The OILS Method of Preventative Maintenance

Equipment maintenance is a wonderful thing. Performed timely and correctly, the prevent in preventative maintenance will mean that you will not only save time and money on your machine or attachment, but you will also avoid costly downtime associated with an
inefficient operation. When considering the preventative maintenance of your stump grinder attachments,
we suggest you apply the OILS method. It’s elementary, really, just know the word OILS, and what the letters stand for. Once you have that down, all you have to do is get your hands dirty and get it done.

The OILS Method

O as in Operation: As with most equipment and attachments, there are a number of ways to operate a stump grinder attachment, and only a few of them are correct. Correct operation might be different from one stump grinder attachment to the next. First thing’s first in operation — read the operator’s manual. This is often the step that gets pushed aside or passed up. When we’re talking about stump grinders, there are a number of different manufacturers and models that have different methods of operation. Let’s talk about a couple.

1. The Sweep Path — When cutting a stump, the sweep path of the attachment varies from one stump grinder to the next. This is quite possibly the most important
difference in the operation of one stump grinder attachment vs. another. Some have cutting teeth on both sides of the cutting wheel, while others only have teeth on one side. What this means is that with stump grinders that have teeth on both sides, you will be able to cut the stump while swinging the cutting head in both directions. If there are only teeth on one side of the wheel, the stump grinder will only cut swinging in one direction. This will make a difference in productivity; but if there are only teeth on one side of the wheel, it could also mean a big difference in maintenance costs if the operator decides to cut in the wrong direction. These maintenance costs could be in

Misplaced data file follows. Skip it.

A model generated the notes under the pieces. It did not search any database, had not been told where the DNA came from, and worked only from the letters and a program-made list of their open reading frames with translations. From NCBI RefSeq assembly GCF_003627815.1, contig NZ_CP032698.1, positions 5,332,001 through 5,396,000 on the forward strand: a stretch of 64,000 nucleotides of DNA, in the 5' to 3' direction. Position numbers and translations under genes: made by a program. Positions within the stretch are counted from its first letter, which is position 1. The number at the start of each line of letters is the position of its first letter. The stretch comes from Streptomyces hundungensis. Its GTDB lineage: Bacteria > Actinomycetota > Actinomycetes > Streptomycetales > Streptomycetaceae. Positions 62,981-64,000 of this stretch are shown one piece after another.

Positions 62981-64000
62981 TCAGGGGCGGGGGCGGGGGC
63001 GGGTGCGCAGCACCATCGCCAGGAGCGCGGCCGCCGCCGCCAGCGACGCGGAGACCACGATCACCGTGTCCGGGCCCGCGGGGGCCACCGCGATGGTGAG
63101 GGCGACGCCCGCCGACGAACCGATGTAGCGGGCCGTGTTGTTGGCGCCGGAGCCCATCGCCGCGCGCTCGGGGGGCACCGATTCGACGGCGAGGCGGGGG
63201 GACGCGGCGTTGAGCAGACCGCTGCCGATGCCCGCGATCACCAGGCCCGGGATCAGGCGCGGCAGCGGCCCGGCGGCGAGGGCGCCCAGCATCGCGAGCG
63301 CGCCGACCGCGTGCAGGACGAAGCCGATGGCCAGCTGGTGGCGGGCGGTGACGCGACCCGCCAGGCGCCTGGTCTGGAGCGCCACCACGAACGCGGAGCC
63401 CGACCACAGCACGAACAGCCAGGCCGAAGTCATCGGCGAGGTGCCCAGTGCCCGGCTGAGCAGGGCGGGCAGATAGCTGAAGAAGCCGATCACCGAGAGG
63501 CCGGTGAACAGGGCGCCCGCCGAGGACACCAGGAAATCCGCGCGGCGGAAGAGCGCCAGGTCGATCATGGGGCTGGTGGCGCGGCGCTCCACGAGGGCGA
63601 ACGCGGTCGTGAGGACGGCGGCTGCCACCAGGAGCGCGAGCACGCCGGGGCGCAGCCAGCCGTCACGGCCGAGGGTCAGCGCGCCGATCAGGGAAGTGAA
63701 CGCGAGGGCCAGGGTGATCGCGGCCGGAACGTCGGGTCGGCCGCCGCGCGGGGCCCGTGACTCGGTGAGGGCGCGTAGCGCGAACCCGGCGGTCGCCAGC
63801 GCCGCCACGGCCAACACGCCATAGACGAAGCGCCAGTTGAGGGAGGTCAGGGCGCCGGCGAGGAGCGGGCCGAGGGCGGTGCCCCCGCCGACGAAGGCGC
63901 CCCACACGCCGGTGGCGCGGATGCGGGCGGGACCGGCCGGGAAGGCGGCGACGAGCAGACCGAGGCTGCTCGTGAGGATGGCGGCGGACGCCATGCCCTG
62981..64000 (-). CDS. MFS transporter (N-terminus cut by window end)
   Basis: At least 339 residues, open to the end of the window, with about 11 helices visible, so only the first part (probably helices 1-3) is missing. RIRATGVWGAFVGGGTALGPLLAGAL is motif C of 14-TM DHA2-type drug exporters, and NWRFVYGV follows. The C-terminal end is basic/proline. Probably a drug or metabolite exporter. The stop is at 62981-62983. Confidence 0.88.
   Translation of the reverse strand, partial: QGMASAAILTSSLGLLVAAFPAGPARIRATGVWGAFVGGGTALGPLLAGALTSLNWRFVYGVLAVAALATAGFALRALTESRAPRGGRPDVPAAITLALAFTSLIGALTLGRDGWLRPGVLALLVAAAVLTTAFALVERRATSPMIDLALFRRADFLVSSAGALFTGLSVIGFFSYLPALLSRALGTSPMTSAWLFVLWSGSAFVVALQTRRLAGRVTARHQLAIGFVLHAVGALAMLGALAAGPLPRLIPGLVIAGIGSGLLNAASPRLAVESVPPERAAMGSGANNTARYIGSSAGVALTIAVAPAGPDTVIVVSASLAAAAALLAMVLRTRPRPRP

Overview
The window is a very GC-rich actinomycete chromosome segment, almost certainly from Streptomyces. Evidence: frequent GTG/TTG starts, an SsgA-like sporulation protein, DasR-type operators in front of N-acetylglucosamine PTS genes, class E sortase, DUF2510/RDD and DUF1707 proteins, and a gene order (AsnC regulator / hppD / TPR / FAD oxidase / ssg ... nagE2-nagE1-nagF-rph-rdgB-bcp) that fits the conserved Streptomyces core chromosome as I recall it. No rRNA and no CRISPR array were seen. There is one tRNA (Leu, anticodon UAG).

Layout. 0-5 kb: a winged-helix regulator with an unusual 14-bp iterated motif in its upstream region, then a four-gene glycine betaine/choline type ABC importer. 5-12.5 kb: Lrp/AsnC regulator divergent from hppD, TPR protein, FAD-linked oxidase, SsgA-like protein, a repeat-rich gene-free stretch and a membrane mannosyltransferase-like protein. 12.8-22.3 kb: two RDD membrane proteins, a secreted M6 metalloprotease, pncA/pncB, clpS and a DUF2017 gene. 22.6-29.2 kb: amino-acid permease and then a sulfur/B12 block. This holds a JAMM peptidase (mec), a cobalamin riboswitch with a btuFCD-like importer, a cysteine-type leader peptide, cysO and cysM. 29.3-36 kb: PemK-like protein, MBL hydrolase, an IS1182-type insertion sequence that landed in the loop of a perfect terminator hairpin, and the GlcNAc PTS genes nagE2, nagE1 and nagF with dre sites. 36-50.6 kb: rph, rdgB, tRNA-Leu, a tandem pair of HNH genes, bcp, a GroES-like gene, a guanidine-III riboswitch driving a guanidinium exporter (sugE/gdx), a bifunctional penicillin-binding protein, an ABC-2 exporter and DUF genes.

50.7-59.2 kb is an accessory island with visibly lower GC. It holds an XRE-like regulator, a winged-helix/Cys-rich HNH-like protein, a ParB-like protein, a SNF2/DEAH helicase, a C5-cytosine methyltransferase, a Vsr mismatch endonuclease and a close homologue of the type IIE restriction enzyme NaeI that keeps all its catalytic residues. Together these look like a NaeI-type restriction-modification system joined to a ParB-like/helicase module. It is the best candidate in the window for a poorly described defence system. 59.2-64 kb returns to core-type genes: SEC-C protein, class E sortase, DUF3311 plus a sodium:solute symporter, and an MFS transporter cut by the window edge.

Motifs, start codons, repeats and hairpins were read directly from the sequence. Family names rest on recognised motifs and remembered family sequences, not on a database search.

the form of the need to replace the cutting wheel, instead of just the cutting teeth. There is usually a large decal,
very visible to the operator, telling him or her which
direction to move the cutting head if, in fact, it will make a difference. Please follow all directions in the operator’s manual and posted decals to prevent unnecessary
maintenance costs.

2. The Species of Stump — The kind of stump being cut will make a big difference in the stump grinder’s operation. Properly operating the grinder based on the stump species will get maximum performance and minimal stalling.
For instance, a soft wood such as pine could be cut in
increments of about 1.5- to 2-in. passes. A hardwood like an oak should be cut in smaller increments — 1 to 1.5 in. to prevent stalling of the attachment and excessive wear on the cutting teeth and wheel.

I Is for Inspection: Inspection is important for safety’s sake and for maintenance sake. First, inspect hydraulic hoses and fittings; replace any that are worn or damaged. Worn and damaged hoses compromise the ability to handle the pressure that the hydraulic system can put out and can result in injury from a blown hose (and hot hydraulic oil leakage). Next, check pins and bolts to make sure they are properly secured and tightened to the correct torque. Finally, inspect the stump grinder teeth — replace any excessively worn teeth, as this will greatly affect the operation of the stump grinder. If the stump grinder attachment begins to vibrate during operation, there is a good chance that the problem is excessively worn or